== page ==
# The fundamental group of the $\mathbb R^3$ without a axis

I'm trying to find the Fundamental group of the $\mathbb R^3$ without the axis $z$. Intuitively, It's easy to realized that this fundamental group is the same of the circle, i.e., $\mathbb Z$. I don't know yet how to find fundamental groups with coverings and lifts, just with homotopy and Seifert-Van Kampen Theorem. I need help.

Thanks

• I believe this is what you are looking for: math.stackexchange.com/questions/129380/… Nov 25, 2012 at 7:43
• @Holdsworth88 thank you, it helped a lot! Nov 25, 2012 at 10:11

You can prove that $$\mathbb R^3\setminus\{(0,0,z)\mid z\in\mathbb R\}\simeq \mathbb R^2\setminus\{(0,0)\}\simeq S^1,$$ where $\simeq$ means the spaces are homotopically equivalent. Since equivalent spaces have isomorphic fundamental groups, you're done.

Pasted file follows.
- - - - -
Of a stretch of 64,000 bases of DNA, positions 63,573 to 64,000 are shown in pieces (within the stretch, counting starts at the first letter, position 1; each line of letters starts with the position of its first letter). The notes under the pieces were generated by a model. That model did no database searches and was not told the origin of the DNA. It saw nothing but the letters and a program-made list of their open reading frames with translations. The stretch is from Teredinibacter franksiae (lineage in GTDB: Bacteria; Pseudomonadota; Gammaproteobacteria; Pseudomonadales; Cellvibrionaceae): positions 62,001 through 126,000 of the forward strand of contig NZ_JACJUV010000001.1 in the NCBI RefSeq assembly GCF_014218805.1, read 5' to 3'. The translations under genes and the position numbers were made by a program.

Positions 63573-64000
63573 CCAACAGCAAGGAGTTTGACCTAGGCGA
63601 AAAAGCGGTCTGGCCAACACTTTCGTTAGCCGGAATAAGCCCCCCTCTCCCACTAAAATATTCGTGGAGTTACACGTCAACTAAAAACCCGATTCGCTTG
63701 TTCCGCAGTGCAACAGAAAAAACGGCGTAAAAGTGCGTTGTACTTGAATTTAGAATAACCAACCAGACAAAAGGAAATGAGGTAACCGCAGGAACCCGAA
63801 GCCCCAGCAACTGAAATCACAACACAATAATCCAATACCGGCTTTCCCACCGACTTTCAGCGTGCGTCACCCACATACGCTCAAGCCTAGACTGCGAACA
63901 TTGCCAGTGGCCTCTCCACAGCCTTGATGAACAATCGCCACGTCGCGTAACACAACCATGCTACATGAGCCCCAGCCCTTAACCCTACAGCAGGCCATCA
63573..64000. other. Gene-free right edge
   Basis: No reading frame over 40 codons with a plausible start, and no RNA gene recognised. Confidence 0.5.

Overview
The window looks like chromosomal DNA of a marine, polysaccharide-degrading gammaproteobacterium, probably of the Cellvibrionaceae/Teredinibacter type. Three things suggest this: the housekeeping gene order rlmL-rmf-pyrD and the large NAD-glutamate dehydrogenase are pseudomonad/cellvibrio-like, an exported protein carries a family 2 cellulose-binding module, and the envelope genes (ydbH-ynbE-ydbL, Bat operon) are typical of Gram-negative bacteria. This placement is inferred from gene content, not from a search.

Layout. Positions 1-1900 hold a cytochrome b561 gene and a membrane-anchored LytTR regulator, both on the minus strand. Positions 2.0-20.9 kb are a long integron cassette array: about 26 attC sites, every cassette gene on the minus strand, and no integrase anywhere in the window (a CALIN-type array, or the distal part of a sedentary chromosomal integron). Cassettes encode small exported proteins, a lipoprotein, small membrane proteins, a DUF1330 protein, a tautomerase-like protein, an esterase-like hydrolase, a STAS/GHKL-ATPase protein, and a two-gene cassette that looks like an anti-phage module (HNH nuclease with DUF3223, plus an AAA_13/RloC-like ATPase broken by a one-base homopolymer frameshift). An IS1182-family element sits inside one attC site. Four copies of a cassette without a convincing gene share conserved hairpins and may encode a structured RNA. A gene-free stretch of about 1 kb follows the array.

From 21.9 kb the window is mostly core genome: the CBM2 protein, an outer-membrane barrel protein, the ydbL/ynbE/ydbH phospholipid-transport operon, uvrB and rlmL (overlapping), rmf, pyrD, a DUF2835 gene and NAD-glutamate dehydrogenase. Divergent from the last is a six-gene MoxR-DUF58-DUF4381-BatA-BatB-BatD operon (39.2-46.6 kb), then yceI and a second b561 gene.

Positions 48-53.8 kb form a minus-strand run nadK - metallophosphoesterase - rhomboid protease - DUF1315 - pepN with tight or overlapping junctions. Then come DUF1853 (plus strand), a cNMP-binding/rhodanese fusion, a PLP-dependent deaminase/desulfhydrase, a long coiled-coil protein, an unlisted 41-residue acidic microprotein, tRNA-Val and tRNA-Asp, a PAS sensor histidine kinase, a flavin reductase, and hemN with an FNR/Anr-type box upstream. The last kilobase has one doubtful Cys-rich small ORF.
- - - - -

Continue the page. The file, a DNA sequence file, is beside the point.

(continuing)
Addition: Proving $A:=\Bbb R^2\setminus\{(0,0)\}\simeq S^1$: First we can define $i:S^1\to A$ to be just the inclusion map. Then take $r:A\to S^1$ to be $$r(x)=\frac x{|x|}.$$ We want to show that $i\circ r\simeq \operatorname{id}_A$ and $r\circ i\simeq \operatorname{id}_{S^1}$. But $r\circ i$ is actually already equal to the identity function, so only the first one is left.
So, define $H:A\times I\to A$ by $$H(x,t)=(1-t)\frac x{|x|}+tx$$ (for a fixed $x$, this is a straight line between $x/|x|$ and $x$). Note that $H$ is well defined and continuous. It is also easy to see that $H_0=i\circ r$ and $H_1=\operatorname{id}_A$.
Showing that $\Bbb R^3\setminus\{(0,0,z)\mid z\in\Bbb R\}\simeq\Bbb R^2\setminus\{(0,0)\}$ can be done in a similar way. Use the maps $r'(x,y,z)=(x,y)$ and $i'(x,y)=(x,y,0)$.
• I think you mean $\Bbb R^2\times\Bbb R\setminus\{(0,0)\}\times\Bbb R$ or $(\Bbb R^2\setminus\{(0,0)\})\times\Bbb R$ as second expression. Nov 25, 2012 at 9:37
• @Marc What I mean is the plane without the origin. You could also use $(\mathbb R^2\setminus\{(0,0)\})\times\{0\}$ if you want to operate in $\mathbb R^3$ all the time. Your first space is 4-dimensional, and I'm not sure what you mean with that. The second one seems to be just $\mathbb R^3$ without the $z$-axis. Nov 25, 2012 at 9:45